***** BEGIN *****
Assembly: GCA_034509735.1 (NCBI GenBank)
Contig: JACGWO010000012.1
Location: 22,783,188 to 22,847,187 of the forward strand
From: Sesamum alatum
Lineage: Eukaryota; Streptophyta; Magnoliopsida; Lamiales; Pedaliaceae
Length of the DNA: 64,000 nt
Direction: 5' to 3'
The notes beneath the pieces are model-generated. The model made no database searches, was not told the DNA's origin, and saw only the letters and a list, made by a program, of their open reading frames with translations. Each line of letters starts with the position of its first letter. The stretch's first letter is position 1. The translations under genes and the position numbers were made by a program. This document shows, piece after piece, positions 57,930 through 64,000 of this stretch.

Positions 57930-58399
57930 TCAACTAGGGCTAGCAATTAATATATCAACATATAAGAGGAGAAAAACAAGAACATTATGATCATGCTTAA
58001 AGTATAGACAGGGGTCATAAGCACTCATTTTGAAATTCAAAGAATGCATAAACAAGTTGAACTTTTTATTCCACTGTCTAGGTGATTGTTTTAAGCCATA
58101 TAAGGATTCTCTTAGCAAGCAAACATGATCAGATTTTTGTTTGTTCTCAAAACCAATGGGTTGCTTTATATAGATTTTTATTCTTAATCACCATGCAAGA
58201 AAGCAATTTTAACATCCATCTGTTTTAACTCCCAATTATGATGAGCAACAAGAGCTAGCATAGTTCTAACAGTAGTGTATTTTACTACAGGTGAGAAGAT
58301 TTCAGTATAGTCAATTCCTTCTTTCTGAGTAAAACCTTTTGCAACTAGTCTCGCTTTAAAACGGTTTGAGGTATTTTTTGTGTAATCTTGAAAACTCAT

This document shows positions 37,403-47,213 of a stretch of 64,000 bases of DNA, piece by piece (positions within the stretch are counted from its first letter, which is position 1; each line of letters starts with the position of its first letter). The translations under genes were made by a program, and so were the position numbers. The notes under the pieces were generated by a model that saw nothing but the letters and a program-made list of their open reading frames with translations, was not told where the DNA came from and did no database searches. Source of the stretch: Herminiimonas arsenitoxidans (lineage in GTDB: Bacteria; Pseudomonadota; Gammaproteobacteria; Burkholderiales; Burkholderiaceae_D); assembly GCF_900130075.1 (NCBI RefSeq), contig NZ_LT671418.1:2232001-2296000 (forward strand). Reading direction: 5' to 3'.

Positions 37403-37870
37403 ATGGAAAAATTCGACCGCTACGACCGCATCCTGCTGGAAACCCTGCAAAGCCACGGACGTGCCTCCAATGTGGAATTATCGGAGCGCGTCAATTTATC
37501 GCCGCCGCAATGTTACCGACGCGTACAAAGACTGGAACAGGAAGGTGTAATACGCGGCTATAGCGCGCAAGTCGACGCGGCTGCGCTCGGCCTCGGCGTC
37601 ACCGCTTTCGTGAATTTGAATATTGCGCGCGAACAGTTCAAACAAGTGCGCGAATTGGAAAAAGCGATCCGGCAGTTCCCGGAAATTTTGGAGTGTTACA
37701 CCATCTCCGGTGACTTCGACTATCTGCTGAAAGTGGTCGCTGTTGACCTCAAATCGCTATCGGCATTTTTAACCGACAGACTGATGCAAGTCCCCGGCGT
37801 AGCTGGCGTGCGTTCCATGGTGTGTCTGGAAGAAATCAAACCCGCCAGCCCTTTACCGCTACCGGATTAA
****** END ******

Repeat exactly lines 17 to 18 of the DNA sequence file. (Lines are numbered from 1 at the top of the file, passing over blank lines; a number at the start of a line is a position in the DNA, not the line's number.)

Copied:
37403 ATGGAAAAATTCGACCGCTACGACCGCATCCTGCTGGAAACCCTGCAAAGCCACGGACGTGCCTCCAATGTGGAATTATCGGAGCGCGTCAATTTATC
37501 GCCGCCGCAATGTTACCGACGCGTACAAAGACTGGAACAGGAAGGTGTAATACGCGGCTATAGCGCGCAAGTCGACGCGGCTGCGCTCGGCCTCGGCGTC